A brief history
Although the history of copper plate printing extends to Ireland and then England, toiles de Jouy are better known from the French origins of their design.
During the 17th century, European printed cottons were not yet colourfast. Through the colonial trade, Indian cotton prints, which were fixed with mordants, became popular in Europe. These “indiennes” were soon customised in European sensibilities and used for both clothing and furnishing. A 70-year ban on printed cotton was even imposed to protect the wool and silk industry from this light and washable textile.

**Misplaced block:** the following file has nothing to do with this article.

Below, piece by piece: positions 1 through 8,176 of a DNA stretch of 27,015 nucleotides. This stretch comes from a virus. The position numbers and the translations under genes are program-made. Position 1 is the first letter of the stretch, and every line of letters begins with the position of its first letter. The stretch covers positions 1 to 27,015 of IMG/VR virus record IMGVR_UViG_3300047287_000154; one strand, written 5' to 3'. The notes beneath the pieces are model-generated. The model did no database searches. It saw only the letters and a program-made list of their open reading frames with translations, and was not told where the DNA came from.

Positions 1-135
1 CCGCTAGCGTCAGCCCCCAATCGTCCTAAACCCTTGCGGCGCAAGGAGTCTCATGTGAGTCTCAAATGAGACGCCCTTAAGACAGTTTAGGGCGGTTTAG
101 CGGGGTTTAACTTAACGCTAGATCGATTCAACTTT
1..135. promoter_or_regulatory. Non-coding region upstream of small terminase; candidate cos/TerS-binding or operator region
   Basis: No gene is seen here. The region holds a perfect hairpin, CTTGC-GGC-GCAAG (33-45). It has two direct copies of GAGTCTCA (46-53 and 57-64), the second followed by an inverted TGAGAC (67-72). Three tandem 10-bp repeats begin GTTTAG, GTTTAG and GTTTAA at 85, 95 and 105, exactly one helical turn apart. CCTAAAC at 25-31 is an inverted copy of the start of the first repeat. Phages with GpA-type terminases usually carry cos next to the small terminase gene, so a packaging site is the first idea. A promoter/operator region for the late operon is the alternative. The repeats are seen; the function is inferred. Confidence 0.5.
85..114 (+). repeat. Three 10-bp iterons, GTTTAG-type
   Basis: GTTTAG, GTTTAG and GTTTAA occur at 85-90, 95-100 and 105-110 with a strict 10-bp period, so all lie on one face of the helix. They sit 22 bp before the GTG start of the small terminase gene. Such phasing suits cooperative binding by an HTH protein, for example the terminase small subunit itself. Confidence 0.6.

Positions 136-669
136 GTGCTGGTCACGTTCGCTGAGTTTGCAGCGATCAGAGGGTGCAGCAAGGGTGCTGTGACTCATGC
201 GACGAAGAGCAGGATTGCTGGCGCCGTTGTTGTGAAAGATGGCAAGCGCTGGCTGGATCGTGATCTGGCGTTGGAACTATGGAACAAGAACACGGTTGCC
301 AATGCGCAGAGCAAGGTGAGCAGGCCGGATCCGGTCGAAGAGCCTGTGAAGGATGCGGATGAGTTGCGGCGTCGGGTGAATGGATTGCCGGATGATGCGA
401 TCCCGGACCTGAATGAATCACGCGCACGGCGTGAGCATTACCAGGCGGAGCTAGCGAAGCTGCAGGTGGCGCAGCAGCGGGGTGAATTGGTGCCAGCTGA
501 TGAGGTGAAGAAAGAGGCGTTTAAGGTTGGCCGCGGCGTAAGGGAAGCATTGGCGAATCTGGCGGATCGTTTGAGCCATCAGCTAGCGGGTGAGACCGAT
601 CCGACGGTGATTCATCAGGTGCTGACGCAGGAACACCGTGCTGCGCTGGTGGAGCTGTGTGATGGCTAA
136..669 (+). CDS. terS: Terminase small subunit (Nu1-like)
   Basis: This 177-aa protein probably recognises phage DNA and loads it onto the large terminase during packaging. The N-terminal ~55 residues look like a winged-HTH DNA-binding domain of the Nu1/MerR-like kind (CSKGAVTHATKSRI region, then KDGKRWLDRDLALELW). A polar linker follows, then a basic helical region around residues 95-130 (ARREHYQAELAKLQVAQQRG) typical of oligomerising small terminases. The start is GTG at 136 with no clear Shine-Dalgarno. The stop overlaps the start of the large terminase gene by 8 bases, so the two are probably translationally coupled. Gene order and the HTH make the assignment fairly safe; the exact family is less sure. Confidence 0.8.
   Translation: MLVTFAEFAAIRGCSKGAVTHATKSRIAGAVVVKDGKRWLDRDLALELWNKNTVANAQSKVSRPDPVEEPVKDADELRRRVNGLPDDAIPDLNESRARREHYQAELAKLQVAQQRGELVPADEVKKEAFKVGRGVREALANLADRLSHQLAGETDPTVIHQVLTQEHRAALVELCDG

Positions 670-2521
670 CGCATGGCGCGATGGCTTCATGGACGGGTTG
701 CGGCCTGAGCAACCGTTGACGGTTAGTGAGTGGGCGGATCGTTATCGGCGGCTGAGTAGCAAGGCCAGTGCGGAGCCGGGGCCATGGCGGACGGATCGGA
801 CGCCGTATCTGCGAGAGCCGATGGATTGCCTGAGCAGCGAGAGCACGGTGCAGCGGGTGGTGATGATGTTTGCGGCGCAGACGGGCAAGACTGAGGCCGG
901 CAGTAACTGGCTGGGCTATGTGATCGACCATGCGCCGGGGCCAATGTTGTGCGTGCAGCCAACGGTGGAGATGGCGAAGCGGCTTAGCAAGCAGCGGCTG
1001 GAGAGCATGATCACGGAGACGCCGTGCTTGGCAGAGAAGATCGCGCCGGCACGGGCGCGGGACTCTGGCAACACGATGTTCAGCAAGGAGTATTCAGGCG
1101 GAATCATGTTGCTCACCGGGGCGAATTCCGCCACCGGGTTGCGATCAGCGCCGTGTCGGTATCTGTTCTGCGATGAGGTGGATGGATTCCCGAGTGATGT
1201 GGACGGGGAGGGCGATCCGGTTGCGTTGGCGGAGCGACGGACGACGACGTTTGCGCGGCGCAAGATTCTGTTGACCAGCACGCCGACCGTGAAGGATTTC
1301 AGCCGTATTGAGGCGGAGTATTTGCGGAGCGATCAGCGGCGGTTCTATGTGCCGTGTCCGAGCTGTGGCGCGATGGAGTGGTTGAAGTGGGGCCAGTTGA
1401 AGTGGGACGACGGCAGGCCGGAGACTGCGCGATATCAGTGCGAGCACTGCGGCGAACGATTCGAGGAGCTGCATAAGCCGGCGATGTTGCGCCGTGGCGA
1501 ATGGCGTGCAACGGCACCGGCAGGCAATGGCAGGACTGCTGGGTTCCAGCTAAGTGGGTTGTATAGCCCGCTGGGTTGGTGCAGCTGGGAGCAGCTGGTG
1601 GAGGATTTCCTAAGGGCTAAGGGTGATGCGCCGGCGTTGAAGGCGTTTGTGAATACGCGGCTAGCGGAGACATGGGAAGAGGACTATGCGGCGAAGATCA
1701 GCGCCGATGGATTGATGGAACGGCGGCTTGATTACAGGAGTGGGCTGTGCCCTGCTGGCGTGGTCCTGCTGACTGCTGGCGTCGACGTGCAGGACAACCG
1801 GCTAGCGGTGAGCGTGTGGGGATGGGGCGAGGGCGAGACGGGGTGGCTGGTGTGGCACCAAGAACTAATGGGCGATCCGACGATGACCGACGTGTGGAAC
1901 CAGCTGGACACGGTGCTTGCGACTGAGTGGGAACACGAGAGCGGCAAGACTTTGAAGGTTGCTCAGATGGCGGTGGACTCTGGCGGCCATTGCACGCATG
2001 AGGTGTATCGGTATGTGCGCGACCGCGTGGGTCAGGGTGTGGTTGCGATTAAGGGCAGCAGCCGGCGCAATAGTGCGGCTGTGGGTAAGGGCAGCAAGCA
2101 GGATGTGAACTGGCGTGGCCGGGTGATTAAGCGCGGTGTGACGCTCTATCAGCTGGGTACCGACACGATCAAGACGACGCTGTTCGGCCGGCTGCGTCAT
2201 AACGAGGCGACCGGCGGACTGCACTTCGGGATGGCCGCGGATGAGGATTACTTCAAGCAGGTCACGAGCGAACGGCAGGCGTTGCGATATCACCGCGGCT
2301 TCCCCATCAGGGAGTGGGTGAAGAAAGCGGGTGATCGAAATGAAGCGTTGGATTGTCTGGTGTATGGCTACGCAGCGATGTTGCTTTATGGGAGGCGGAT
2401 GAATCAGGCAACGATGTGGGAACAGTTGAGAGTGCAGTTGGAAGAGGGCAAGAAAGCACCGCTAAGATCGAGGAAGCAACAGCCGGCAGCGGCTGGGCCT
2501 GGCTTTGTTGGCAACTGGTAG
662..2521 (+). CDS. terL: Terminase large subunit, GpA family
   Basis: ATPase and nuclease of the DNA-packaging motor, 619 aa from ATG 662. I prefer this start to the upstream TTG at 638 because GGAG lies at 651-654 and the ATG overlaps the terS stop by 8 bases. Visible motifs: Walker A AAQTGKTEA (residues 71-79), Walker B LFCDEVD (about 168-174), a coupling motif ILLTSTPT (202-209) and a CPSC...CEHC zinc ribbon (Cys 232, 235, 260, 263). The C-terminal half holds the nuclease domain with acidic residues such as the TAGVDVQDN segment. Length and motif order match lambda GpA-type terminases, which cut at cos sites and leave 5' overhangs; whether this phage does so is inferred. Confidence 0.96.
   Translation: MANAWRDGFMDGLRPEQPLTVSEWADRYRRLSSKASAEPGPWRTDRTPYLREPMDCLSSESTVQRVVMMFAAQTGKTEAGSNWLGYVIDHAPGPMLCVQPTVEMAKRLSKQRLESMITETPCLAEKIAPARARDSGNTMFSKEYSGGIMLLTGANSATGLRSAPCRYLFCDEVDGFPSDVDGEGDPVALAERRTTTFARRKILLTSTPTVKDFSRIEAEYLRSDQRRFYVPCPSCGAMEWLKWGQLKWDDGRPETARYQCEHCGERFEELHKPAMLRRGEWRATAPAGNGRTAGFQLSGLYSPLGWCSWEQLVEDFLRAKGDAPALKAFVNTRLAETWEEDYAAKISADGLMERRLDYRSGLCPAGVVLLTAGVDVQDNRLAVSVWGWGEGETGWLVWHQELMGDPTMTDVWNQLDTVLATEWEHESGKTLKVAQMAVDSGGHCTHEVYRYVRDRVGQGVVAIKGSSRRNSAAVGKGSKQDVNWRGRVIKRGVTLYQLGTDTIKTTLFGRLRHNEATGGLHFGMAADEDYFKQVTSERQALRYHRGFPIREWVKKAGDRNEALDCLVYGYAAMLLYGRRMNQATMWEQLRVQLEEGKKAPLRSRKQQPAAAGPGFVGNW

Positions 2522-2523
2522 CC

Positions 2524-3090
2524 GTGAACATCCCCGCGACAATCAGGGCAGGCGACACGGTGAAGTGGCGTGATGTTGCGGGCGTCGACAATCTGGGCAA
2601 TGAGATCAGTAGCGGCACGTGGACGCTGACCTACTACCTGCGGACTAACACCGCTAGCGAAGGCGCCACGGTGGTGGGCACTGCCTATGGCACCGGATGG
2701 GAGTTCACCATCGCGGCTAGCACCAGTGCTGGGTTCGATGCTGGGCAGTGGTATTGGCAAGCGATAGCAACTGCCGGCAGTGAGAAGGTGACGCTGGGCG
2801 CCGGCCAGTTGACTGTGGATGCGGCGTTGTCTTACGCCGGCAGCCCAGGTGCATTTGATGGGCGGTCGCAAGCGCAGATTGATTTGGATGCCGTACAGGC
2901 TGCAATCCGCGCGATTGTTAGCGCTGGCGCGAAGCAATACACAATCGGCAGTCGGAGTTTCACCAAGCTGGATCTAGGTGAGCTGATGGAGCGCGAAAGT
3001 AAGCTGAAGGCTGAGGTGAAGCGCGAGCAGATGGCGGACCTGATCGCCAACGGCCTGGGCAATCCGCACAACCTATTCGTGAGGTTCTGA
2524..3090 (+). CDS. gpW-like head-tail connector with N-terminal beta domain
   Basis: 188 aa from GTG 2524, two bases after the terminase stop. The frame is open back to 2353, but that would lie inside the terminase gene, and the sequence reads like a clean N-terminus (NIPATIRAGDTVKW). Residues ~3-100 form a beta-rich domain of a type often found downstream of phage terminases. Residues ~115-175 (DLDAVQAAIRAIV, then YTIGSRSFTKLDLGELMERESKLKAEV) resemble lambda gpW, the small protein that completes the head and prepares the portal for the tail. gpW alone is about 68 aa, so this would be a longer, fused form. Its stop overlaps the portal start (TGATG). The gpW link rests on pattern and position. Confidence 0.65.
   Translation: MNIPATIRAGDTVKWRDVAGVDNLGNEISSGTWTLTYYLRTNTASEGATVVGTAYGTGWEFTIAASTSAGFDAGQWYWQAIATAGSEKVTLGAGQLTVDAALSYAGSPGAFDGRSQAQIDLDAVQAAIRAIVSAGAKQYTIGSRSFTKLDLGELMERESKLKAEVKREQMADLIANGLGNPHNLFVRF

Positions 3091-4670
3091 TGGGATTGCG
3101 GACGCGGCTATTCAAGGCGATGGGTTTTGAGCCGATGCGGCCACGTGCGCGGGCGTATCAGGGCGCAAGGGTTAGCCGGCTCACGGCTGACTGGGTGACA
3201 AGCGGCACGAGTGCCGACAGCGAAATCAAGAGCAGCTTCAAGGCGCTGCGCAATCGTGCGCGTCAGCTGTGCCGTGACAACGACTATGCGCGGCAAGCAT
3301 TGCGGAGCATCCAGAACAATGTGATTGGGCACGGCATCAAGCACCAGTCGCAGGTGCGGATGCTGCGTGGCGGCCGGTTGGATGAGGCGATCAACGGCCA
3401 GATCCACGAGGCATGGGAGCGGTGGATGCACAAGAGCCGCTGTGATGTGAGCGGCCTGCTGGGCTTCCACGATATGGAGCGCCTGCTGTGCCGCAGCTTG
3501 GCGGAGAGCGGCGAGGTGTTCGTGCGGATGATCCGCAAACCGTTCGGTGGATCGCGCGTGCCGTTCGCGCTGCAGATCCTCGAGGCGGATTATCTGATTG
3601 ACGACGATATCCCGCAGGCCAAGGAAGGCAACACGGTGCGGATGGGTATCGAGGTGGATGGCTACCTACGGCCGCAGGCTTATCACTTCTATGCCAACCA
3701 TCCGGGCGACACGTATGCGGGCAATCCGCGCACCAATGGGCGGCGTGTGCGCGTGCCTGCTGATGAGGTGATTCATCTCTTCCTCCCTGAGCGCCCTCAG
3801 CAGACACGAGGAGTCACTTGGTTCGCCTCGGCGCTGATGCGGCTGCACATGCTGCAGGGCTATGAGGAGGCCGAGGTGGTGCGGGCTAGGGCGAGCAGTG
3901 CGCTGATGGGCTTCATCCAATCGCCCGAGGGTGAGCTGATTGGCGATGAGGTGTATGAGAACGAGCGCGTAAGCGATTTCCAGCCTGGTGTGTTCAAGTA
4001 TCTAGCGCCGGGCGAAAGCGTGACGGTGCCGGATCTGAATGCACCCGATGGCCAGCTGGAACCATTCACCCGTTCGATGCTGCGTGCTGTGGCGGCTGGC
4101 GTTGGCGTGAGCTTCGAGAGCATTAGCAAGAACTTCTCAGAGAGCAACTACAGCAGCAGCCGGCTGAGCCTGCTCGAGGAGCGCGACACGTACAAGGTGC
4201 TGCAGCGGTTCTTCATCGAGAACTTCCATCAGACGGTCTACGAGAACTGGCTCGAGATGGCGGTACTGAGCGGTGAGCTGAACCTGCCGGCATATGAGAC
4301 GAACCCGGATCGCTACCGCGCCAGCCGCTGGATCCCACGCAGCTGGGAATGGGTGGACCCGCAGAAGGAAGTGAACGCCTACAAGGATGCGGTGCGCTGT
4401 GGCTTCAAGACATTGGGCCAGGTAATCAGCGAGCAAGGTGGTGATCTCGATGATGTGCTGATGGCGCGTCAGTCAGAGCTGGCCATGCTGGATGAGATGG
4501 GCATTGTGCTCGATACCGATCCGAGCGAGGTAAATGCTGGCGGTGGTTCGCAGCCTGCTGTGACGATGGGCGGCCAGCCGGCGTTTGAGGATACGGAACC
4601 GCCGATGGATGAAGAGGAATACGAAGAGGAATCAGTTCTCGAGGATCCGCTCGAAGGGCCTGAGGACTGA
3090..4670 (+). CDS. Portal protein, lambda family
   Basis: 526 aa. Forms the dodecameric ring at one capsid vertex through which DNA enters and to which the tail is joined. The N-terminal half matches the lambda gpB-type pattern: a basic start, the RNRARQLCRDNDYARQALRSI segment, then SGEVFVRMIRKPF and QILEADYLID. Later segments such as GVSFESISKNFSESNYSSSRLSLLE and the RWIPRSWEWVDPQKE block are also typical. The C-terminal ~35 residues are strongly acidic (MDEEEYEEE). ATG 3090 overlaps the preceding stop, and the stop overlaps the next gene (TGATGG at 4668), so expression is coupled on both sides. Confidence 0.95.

It was at the end of this ban that the Bavarian Christophe-Philippe Oberkampf set up his factory in Jouy-en-Josas, positioned conveniently for royal patronage near the Court at Versailles. For the first decade, Oberkampf’s factory only produced indiennes using Indian wooden block printing techniques.